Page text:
Your Guide to Life on Mars

This post is adapted from a blog I originally wrote for the UK's National Space Centre to celebrate their Apollo 9 SpaceLates event.

We are going to Mars.

It is likely that the first humans to step foot on our planetary neighbour have already been born. One of them may even be reading this article.

By the end of the 2030s, NASA and other space agencies hope to land humans on the Red Planet for the first time. But the environment of Mars is much more extreme, much further away, and much more dangerous than anywhere we’ve ever sent humans before.

To prepare for humanity’s next giant leap, scientists and engineers around the world are already working on the technologies that our astronauts will need in order to stay happy, healthy, and productive during their mission.

Thanks to many simulations run here on Earth and on board the International Space Station (ISS), we already know that future astronauts heading into deep space will have to follow three key rules in order to thrive, not just survive, on Mars.

Take it from me – as a space systems engineer I recently trained for a Mars simulation mission and had the chance to personally experience the challenges of long-duration space journeys.

1. Exercise

The trip to Mars is a long one – on average, the distance between the Earth and Mars is 150 million miles! This means that the voyage to the Red Planet will take between 6-9 months. We know from ISS missions that spending this long in microgravity can have severe effects on the human body.

Without gravity weighing down their bodies, astronauts’ muscles diminish, their bones become brittle, their immune systems weaken, and their spines can stretch by up to 2 inches! Living in space for long periods of time is similar to ageing, but at a very rapid rate!

In order to combat all of these negative effects, it is very important that astronauts on board the ISS exercise for 2 hours every day. On Mars, the gravity is three times weaker than that of Earth. It’s expected that prolonged stays on Mars will have similar effects on the body as spending time on a space station, so it is crucial that future Martians exercise regularly!

2. Eat well

Growing potatoes in The Martian. Credit:The Martian.

We all know a balanced diet is important, but astronauts on Mars won’t be able to bring all of their food and water from Earth because it is too expensive to launch and difficult to keep fresh. Therefore, the ability to grow food on the Red Planet will mean the difference between surviving and thriving.

But how can humans grow food on a desolate planet? In a move that was perhaps inspired by The Martians Mark Watney, the German Aerospace Agency (DLR) has investigated this question by setting up a greenhouse in the middle of a lifeless, icy desert – Antarctica!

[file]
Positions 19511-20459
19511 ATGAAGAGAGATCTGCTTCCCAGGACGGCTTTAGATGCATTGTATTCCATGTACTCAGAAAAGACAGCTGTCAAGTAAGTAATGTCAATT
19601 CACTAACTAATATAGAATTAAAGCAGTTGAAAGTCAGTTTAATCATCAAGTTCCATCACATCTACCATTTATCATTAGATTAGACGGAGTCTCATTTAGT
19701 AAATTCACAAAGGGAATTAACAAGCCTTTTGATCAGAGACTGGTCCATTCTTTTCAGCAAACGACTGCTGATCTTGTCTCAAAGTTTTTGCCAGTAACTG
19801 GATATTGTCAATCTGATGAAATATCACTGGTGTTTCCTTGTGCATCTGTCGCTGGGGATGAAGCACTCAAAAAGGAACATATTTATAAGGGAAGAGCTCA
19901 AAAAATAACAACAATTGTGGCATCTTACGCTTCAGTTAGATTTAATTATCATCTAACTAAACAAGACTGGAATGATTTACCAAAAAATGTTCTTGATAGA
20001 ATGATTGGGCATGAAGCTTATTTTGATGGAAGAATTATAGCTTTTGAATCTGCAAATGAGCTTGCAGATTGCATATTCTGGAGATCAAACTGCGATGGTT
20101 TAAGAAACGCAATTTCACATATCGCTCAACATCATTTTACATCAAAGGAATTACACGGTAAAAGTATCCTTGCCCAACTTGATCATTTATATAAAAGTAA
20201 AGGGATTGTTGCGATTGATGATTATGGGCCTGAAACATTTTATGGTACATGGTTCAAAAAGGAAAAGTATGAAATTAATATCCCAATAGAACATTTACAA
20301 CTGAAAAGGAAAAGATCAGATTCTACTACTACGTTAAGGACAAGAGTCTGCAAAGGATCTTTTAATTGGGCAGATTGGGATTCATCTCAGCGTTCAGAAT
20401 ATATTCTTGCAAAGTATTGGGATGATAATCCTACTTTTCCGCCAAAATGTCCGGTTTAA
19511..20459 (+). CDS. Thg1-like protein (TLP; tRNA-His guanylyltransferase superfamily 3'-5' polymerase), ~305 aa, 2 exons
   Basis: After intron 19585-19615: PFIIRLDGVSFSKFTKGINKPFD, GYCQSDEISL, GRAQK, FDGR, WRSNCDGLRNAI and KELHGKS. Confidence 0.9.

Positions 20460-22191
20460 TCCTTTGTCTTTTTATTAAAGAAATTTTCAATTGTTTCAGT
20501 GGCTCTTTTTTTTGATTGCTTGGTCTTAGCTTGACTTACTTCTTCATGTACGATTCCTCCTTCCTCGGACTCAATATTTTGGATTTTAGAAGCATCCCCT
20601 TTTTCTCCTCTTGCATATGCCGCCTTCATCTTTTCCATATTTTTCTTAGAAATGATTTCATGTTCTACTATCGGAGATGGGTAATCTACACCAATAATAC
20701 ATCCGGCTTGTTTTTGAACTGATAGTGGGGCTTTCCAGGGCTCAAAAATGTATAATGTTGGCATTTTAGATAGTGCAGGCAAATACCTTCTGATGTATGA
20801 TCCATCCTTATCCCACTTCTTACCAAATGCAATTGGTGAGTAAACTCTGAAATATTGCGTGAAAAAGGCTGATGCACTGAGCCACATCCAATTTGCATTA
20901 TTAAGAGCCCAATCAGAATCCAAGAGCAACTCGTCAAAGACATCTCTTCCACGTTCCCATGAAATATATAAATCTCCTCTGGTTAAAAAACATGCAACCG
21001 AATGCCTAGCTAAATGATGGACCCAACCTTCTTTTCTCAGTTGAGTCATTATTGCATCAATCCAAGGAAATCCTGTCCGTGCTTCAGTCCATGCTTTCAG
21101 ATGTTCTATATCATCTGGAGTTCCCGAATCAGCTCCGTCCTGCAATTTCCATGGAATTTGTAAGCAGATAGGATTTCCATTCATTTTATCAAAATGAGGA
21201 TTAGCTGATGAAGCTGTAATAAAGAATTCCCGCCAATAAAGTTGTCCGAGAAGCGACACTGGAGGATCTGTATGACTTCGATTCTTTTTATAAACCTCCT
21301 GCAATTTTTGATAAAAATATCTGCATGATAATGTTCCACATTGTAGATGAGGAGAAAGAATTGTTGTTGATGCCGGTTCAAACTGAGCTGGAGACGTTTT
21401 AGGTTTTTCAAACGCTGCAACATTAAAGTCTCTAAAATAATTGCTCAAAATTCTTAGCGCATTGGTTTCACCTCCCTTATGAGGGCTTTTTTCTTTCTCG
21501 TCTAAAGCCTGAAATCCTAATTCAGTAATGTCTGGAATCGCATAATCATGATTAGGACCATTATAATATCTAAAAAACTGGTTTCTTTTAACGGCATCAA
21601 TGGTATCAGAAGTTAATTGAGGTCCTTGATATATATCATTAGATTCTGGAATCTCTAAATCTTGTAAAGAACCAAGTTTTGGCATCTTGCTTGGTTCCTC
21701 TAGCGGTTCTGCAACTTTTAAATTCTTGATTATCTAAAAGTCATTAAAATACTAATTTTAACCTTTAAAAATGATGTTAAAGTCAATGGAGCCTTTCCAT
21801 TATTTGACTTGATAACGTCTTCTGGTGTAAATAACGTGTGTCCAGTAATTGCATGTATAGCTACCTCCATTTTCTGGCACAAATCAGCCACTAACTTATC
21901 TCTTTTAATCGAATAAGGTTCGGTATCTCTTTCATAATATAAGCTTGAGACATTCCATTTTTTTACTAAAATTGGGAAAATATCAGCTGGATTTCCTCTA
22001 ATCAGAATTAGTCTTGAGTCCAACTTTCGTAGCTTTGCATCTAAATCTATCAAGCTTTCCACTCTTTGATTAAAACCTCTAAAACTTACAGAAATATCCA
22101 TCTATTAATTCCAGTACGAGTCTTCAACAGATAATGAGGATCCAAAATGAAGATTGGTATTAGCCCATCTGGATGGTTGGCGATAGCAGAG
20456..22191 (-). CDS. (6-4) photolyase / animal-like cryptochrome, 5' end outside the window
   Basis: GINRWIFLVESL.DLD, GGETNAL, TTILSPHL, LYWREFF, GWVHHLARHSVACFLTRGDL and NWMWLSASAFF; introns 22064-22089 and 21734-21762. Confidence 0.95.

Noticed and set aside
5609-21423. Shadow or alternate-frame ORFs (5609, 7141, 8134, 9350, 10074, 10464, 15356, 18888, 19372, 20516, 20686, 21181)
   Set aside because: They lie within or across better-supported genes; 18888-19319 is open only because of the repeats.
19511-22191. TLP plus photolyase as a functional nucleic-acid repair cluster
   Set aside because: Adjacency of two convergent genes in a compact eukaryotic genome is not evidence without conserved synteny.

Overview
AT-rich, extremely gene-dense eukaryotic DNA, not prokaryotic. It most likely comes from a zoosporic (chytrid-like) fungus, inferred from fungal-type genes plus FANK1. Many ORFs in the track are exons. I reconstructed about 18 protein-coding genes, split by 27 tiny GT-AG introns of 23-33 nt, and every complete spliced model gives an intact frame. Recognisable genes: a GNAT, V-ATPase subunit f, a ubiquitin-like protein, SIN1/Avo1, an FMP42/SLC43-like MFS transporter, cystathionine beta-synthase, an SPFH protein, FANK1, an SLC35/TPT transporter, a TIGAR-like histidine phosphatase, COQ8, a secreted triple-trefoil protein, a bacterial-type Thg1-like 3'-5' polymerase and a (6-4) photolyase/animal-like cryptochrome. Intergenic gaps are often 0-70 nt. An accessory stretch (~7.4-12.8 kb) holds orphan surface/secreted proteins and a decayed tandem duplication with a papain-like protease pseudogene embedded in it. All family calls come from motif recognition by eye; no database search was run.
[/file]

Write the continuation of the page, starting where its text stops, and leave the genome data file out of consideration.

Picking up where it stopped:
Growing veggies in EDEN ISS in Antartica. Credit: DLR.

This project, called EDEN ISS saw a German scientist live in the Antarctic for a full year to tend to vegetables. During that time this Antarctic gardener grew a total of 77kg of lettuce, 67kg of cucumbers and 46kg of tomatoes without soil or sunlight!

[Read more: To learn more about the history of plants in space, check out our blog.]

3. Get creative!

The landscape around the HI-SEAS facility, Hawai'i is as desolate as Mars. Credit: HI-SEAS/C. Hervieu

I once asked retired NASA astronaut Clayton Anderson what the biggest challenge of going to Mars would be for future astronauts. His answer? Boredom!

The first crews to Mars will likely involve just four to six people, who will be alone together through a mission which will last up to 900 days! This means that the crew will have to get extremely creative in order to stave off boredom over this prolonged period.

Other major problems that these future space explorers will face are isolation  and stress. Due to the vast distance between the Earth and Mars it takes an email about 20 minutes to make it back home! This means that for the 18-month stay on the Martian surface, the crew will have no communication with Earth except through 40-minute round-trip delayed email messages.

The psychological effects of this type of isolation on ‘astronaut-like’ candidates has been tested at the Hawai’i Space Exploration Analog and Simulation. Situated at 8,200ft high on the Mauna Loa volcano, the area surrounding the habitat facility is reminiscent of Mars. Completely desolate, there are no signs of life at this altitude which adds to the psychological pressure for the participants as they simulate a long-duration stay on the Martian surface.

Through studies like HI-SEAS and Mars500, NASA and ESA psychologists have discovered that creativity can play a big role in staying healthy and focused in isolated, confined and extreme environments.

Simple activities such as playing games, exercising, eating together, and even escaping into virtual reality can help avoid a dreaded ‘crew-ground disconnect’ – a psychological effect whereby the crew begins to feel mentally isolated from their support team which can have terrible consequences for a mission.

Similar to any frontier lifestyle, there is no doubt that life on Mars will be extremely difficult for the first crew members who make the voyage.

But through the determination and ingenuity of countless scientists, engineers and doctors around the world we are getting ever closer to seeing humans on Mars become a reality.

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